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THE SOUND THAT A RAINDROP MAKES



There's just something about a rainstorm.

 

When I was younger, I stayed with my grandmother for a decent amount of time. I never had to enroll in daycare or afterschool care, as she was always there to care for me. She watched me during the days before I started school, in the afternoons once I started school, and over summer breaks when there was no school, all while my mom was busy at work. She has always been very influential in my life. My mother, little sister, and I even lived with her for a while. 

 

My grandmother, whom I call "Ma," lives in a rural community, in a house down a dirt road and away from the highway, off on its own. Her humble abode is surrounded by forest, and during growing and harvesting season, she plants and picks from her garden in the front yard. She is the epitome of a Southern lady in every imaginable aspect. She expects manners, uses the switch (if you don't know what that is, count your blessings), and is humble in how she lives and treats others. There's a lot one can learn from her life.

 

Today, however, I sit in my apartment in New York City, many miles from where she lives, and it's raining. I'm working on a new writing project, drinking coffee, and enjoying the evening shower. At the same time, I listen to the passing cars out of an open window. I've always loved rain, especially thunderstorms, and the sound that a raindrop makes. I become the most creative when the weather is also being creative. And yet, as I write and silently revel in the rainy weather, I cannot help but think of my Ma.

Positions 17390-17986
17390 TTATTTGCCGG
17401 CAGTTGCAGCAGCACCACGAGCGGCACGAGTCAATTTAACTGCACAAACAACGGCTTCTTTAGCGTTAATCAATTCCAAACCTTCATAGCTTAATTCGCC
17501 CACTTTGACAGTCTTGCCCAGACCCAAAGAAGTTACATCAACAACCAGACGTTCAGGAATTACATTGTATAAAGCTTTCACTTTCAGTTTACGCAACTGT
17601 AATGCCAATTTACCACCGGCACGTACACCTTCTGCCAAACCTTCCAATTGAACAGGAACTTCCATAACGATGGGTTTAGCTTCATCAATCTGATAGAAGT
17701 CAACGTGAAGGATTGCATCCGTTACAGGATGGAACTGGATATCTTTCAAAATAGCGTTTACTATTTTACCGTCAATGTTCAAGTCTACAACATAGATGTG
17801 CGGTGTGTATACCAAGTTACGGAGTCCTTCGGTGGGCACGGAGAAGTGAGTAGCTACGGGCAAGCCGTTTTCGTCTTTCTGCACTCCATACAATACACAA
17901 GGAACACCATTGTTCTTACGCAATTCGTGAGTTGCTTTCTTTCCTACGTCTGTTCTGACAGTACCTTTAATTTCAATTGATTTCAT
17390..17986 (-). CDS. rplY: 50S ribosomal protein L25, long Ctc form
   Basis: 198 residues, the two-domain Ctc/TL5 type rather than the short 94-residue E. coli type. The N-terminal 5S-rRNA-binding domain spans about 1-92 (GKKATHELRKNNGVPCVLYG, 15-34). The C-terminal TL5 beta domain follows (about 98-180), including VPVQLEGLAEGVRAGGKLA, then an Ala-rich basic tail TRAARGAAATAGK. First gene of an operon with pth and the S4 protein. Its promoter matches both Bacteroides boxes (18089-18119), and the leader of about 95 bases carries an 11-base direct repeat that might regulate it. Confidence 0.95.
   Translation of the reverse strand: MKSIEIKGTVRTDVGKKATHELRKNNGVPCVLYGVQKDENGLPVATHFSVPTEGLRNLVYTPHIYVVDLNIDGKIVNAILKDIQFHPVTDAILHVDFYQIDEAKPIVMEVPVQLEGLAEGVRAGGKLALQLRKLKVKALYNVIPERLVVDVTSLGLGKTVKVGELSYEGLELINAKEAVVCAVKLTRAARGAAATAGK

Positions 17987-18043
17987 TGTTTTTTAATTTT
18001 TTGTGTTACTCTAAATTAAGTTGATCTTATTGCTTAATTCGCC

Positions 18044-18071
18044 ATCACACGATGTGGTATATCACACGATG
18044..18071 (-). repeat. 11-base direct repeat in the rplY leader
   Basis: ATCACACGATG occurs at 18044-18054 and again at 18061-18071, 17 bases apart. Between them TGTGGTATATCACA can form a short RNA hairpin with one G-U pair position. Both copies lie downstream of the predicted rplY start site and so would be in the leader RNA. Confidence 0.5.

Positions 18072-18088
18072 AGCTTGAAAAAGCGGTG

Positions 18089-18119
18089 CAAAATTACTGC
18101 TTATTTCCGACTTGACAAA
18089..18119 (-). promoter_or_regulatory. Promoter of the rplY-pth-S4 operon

My grandmother loves the rain too. I remember vividly watching the rainstorms on her side porch as a child. She would gather me from in front of the television. She would go throughout the house and turn off all the electronics, televisions, and lights. She would then grab a diet soda, and we would go and sit on the porch. The wind from the storm would blow the misty air up onto where we sat as it blew throughout the quiet house, slamming open doors along its way.

 

Years later, as I sit here and reflect on these moments, I realize how important they were to me. I realize how important it is to stop and just be quiet. How important it is to stop and enjoy the gift of nature. It is essential to stop and enjoy the sounds, the feels, and the sights that artistically demonstrate the complexity of our planet and its creation. I sit here and realize that my love and spawning of creativity due to rainstorms was taught to me by my grandmother. In a world of oversaturated communication, social media, and phones in everyone's possession constantly, we overlook the creative power of our world and forget to take time to be silent and admire it.

 

Life is loud, yet I sit here in silence. There is no music playing, no television on, and no Facebook up, but instead, it's just me, a once-blank sheet of paper, and the rainstorm.

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